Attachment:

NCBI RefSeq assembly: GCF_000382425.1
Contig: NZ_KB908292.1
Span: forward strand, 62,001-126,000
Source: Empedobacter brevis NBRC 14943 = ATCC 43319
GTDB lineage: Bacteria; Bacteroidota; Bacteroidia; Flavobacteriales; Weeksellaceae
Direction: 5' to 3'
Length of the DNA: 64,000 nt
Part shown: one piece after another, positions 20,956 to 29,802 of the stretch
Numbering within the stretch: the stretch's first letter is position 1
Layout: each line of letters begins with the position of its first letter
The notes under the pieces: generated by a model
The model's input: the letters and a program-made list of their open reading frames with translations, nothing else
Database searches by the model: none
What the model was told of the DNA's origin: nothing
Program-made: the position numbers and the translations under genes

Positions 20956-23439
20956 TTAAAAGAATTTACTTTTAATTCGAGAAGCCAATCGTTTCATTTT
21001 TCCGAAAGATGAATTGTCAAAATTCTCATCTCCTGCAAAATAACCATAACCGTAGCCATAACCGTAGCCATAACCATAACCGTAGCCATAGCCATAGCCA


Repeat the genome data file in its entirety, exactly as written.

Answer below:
NCBI RefSeq assembly: GCF_000382425.1
Contig: NZ_KB908292.1
Span: forward strand, 62,001-126,000
Source: Empedobacter brevis NBRC 14943 = ATCC 43319
GTDB lineage: Bacteria; Bacteroidota; Bacteroidia; Flavobacteriales; Weeksellaceae
Direction: 5' to 3'
Length of the DNA: 64,000 nt
Part shown: one piece after another, positions 20,956 to 29,802 of the stretch
Numbering within the stretch: the stretch's first letter is position 1
Layout: each line of letters begins with the position of its first letter
The notes under the pieces: generated by a model
The model's input: the letters and a program-made list of their open reading frames with translations, nothing else
Database searches by the model: none
What the model was told of the DNA's origin: nothing
Program-made: the position numbers and the translations under genes

Positions 20956-23439
20956 TTAAAAGAATTTACTTTTAATTCGAGAAGCCAATCGTTTCATTTT
21001 TCCGAAAGATGAATTGTCAAAATTCTCATCTCCTGCAAAATAACCATAACCGTAGCCATAACCGTAGCCATAACCATAACCGTAGCCATAGCCATAGCCA